Diocesan News

‘Work Is Not Done’: Celebrating Black Catholic History

Father Alonzo Cox speaks at a Black Catholic History Month Mass at the Basilica of St. Patrick’s Old Cathedral in SoHo Nov. 18. (Photo: OSV News/Gregory A. Shemitz)

SOHO — To commemorate Black Catholic History Month, an honorary Mass was celebrated at the Basilica of Old St. Patrick Cathedral on Saturday, Nov. 18, in recognition of the impact and future of Black Catholics in the Church. 

About 100 faithful gathered in the basilica for the evening Mass, sponsored jointly by the Archdiocese of New York and the Diocese of Brooklyn. Joyful music performed by the Blessed Sacrament Praise and Worship Choir created a celebratory environment in which to mark November as Black Catholic History Month, which was designated by the National Black Catholic Clergy Caucus of the United States in 1990. 

“We look to the past, to Black Catholics who have done great things for our faith, and then we see how ourselves, as Black Catholics, can implement them,” said Father Wesbee Victor, the parochial vicar for Holy Name of Jesus-St. Gregory Parish on the Upper West Side, who served as the celebrant of the Mass. 

The Mass focused on continuing efforts to canonize the Black Catholics currently on their way to sainthood. The significance of the service being held in the SoHo church was not lost on the congregants — the basilica was the original cathedral of the Archdiocese of New York, the construction of which was heavily funded by Venerable Pierre Toussaint, a once-enslaved Catholic Haitian American man who is currently a candidate for sainthood. 

“This is the place where Pierre Toussaint was told he would have to sit in the colored section. Now look at him. He’s soon to be a saint. What a beautiful opportunity for us to come to this church,” said Father Alonzo Cox, pastor of St. Martin de Porres Parish in Bedford-Stuyvesant, and the coordinator of ministry to African American Catholics in the Diocese of Brooklyn.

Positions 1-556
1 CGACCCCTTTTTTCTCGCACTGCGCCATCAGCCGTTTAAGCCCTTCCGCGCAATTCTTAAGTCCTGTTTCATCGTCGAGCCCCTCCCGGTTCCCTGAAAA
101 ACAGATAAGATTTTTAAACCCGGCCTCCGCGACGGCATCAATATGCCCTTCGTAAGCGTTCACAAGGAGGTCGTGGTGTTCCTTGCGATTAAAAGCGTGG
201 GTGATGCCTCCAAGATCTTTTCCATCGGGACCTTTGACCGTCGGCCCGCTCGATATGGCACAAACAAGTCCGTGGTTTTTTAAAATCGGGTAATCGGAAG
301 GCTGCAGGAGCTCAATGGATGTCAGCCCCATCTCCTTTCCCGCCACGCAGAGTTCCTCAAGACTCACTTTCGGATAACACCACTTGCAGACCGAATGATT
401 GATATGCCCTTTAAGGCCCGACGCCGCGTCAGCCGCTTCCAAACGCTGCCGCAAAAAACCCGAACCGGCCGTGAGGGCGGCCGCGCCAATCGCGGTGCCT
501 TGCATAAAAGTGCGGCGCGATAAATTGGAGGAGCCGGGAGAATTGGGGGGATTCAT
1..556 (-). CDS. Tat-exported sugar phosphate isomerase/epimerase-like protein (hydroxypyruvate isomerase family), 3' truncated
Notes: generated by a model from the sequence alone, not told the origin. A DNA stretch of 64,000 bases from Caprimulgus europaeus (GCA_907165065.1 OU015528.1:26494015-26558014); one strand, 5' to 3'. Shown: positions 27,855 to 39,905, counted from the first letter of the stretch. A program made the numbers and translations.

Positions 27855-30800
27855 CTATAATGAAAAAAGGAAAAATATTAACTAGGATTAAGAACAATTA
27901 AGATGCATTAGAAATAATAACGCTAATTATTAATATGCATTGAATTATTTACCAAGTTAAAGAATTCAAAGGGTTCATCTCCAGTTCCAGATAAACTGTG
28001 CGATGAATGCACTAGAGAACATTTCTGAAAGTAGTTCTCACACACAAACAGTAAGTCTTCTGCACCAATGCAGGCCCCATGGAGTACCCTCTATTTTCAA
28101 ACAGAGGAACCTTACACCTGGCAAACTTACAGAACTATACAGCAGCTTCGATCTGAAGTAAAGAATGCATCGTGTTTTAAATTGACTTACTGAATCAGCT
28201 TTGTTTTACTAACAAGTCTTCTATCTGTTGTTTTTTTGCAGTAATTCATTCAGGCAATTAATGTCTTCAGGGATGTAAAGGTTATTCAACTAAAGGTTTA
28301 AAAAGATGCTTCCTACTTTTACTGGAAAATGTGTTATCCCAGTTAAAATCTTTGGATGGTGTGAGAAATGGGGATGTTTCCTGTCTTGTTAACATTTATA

Toussaint worshiped at the basilica for 66 years, and for more than 100 years, Toussaint was buried in a crypt there. In 1989, his remains were removed and brought to St. Patrick’s Cathedral in Midtown. 

There are currently no African-American saints recognized by the Catholic Church. However, there are six in the canonization process: Toussaint, Mother Mary Lange, Father Augustus Tolton, Julia Greeley, Mother Henriette DeLille, and Sister Thea Bowman. 

The Mass fell upon a date particularly special to the attendees: It would have been the 83rd birthday of Father James “Jim” Goode, known as the Dean of Black Catholic Preaching. It was only fitting, Father Kareem Smith said, to begin his homily in the same way Father Goode always did — inviting everyone to sing “Blessed Assurance” with him. 

“The fight continues. The work is not done, “ Father Smith said. “Yes, this celebration gives us a moment to pause and to look to see how far we have come. But the Lord, as we have breath in our bodies, urges us all to keep running the race in his name.”